Our Deportment eBook

This eBook from the Gutenberg Project consists of approximately 348 pages of information about Our Deportment.

In conversation, one must scrupulously guard against vulgarisms.  Simplicity and terseness of language are the characteristics of a well educated and highly cultivated person.  It is the uneducated or those who are but half educated, who use long words and high-sounding phrases.  A hyperbolical way of speaking is mere flippancy, and should be avoided.  Such phrases as “awfully pretty,” “immensely jolly,” “abominably stupid,” “disgustingly mean,” are of this nature, and should be avoided.  Awkwardness of attitude is equally as bad as awkwardness of speech.  Lolling, gesticulating, fidgeting, handling an eye-glass or watch chain and the like, give an air of gaucherie, and take off a certain percentage from the respect of others.


The habit of listening with interest and attention is one which should be specially cultivated.  Even if the talker is prosy and prolix, the well-bred person will appear interested, and at appropriate intervals make such remarks as shall show that he has heard and understood all that has been said.  Some superficial people are apt to style this hypocrisy; but if it is, it is certainly a commendable hypocrisy, directly founded on that strict rule of good manners which commands us to show the same courtesy to others that we hope to receive ourselves.  We are commanded to check our impulses, conceal our dislikes, and even modify our likings whenever or wherever these are liable to give offense or pain to others.  The person who turns away with manifest displeasure, disgust or want of interest when another is addressing him, is guilty not only of an ill-bred, but a cruel act.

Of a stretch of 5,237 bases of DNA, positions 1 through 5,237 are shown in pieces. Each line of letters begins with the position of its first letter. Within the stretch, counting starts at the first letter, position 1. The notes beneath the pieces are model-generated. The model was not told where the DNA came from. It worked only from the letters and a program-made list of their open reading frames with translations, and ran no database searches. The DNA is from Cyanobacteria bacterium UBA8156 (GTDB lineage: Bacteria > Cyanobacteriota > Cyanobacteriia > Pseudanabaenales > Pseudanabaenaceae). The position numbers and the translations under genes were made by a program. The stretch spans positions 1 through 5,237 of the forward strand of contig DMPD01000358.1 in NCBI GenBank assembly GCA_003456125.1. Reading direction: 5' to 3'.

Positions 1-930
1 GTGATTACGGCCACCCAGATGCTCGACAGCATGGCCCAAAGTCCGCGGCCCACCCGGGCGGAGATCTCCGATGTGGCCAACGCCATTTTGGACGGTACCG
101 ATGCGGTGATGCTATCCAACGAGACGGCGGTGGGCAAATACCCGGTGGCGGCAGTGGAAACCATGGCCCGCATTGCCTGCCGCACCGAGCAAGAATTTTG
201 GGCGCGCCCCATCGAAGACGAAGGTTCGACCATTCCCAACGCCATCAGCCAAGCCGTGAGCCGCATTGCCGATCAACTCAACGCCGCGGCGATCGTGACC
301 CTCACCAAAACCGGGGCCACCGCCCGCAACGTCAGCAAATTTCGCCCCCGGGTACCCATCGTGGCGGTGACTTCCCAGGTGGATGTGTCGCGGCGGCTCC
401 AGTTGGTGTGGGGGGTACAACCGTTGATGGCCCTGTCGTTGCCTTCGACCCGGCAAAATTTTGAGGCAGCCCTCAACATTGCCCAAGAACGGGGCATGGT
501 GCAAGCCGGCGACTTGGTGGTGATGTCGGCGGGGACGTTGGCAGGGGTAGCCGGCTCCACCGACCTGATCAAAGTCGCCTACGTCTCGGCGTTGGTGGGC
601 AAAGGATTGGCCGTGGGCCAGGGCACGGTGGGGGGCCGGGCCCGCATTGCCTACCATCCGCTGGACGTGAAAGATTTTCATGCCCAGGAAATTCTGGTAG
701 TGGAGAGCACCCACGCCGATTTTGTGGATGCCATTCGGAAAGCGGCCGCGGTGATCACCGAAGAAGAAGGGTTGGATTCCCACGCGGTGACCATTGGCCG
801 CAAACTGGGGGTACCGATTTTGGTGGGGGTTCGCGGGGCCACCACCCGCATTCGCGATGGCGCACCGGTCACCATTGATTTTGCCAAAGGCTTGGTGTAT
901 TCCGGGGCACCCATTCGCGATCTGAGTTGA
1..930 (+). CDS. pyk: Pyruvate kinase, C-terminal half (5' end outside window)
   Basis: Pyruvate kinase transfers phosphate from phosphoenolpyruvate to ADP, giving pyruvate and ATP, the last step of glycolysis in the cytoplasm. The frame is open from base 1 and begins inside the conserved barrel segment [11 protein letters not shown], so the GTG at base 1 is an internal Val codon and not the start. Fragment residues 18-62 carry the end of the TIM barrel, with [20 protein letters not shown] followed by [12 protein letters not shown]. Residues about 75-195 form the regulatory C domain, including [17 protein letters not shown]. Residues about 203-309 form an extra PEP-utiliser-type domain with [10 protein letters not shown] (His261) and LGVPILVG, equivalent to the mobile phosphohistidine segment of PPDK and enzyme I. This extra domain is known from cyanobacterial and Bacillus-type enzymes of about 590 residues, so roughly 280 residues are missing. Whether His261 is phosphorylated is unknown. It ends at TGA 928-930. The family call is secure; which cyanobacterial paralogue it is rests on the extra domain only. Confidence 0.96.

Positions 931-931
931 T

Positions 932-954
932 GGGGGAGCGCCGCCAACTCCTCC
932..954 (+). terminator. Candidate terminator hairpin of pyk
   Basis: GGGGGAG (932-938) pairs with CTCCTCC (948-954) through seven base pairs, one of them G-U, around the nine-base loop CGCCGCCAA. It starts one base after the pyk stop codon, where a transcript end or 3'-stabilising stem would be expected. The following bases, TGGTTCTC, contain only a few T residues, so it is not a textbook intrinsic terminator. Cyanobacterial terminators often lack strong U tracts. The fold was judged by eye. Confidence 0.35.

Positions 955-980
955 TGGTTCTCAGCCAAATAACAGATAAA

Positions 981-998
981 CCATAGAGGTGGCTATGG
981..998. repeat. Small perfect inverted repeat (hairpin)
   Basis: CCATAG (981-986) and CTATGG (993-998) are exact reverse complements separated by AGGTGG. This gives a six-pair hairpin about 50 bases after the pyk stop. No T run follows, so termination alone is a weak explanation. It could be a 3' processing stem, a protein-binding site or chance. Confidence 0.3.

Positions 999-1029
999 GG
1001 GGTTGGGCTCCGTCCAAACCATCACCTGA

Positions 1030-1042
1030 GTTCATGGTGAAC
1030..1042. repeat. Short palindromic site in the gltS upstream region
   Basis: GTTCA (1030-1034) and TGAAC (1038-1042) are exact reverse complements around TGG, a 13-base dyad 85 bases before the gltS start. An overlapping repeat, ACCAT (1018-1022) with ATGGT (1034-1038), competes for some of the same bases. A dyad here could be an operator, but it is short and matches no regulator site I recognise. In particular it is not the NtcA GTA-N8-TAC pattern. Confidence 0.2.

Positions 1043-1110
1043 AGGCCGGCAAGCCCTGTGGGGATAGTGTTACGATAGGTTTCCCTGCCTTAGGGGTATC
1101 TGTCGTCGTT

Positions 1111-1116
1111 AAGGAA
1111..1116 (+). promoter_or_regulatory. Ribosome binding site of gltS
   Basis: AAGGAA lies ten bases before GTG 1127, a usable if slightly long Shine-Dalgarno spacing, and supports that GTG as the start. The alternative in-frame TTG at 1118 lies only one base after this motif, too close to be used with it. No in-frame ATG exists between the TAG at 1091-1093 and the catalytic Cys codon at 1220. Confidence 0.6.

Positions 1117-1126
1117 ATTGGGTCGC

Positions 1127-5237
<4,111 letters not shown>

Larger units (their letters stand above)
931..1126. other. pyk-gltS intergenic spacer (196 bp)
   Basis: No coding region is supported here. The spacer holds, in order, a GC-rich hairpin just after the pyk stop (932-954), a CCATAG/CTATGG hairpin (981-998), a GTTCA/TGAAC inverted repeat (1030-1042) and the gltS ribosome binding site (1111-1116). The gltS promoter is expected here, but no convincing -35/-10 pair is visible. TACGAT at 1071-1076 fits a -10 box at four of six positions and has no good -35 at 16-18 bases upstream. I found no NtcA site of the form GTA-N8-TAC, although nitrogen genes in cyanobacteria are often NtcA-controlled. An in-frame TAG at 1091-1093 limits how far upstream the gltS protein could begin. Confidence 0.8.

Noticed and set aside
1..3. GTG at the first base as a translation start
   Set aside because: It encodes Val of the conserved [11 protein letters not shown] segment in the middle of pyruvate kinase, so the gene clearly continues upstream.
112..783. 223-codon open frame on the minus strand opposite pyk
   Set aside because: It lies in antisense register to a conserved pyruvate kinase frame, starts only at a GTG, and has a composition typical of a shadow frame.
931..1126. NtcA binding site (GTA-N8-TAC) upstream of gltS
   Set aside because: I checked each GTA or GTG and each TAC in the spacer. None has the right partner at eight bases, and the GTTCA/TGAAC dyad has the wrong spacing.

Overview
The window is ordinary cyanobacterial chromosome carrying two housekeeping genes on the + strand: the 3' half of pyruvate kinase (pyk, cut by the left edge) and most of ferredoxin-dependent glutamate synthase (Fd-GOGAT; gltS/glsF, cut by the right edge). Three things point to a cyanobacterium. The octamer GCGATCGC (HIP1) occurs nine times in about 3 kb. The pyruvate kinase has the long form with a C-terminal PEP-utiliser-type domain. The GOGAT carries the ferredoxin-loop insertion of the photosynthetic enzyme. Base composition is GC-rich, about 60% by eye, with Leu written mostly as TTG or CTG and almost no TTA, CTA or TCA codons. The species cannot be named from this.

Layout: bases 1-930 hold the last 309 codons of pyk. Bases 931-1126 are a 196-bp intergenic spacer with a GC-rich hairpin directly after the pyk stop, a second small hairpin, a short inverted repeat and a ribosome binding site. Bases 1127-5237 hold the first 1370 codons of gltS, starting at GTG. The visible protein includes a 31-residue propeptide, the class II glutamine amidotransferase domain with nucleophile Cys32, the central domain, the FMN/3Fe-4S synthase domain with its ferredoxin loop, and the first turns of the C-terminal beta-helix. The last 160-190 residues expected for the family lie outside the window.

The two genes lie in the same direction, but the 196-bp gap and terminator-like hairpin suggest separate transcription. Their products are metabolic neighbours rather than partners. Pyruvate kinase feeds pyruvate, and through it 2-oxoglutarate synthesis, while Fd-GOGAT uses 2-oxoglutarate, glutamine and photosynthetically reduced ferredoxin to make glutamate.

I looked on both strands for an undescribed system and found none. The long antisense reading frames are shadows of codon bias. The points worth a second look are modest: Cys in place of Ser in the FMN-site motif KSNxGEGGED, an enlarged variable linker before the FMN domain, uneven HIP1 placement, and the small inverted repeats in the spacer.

In conversation all provincialism, affectations of foreign accents, mannerisms, exaggerations and slang are detestable.  Equally to be avoided are inaccuracies of expression, hesitation, an undue use of foreign words, and anything approaching to flippancy, coarseness, triviality or provocation.  Gentlemen sometimes address ladies in a very flippant manner, which the latter are obliged to pass over without notice, for various reasons, while inwardly they rebel.  Many a worthy man has done himself an irreparable injury by thus creating a lasting prejudice in the minds of those whom he might have made his friends, had he addressed them as though he considered them rational beings, capable of sustaining their part in a conversation upon sensible subjects.  Flippancy is as much an evidence of ill-breeding as is the perpetual smile, the wandering eye, the vacant stare, and the half-opened mouth of the man who is preparing to break in upon the conversation.


Do not go into society unless you make up your mind to be sympathetic, unselfish, animating, as well as animated.  Society does not require mirth, but it does demand cheerfulness and unselfishness, and you must help to make and sustain cheerful conversation.  The manner of conversation is as important as the matter.

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Our Deportment from Project Gutenberg. Public domain.
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